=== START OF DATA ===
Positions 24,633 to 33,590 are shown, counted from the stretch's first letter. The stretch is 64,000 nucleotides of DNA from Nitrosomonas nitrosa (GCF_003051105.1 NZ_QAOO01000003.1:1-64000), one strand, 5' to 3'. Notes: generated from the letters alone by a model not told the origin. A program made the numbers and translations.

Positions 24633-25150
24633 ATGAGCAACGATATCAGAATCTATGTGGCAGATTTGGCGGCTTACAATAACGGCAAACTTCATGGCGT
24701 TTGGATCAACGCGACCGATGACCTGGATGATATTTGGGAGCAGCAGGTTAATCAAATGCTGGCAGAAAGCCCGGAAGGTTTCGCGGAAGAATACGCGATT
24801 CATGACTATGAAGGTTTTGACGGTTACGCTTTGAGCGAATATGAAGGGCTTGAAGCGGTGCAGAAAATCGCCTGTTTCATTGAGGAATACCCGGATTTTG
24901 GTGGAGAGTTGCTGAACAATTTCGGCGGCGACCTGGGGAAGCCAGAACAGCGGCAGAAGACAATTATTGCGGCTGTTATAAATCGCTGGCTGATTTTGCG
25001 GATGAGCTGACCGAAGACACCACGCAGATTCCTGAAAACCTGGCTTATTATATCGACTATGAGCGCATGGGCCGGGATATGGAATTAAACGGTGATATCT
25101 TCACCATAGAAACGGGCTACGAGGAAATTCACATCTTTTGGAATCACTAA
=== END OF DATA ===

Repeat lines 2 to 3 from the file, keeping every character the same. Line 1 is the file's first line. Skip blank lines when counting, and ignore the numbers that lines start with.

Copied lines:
Positions 24633-25150
24633 ATGAGCAACGATATCAGAATCTATGTGGCAGATTTGGCGGCTTACAATAACGGCAAACTTCATGGCGT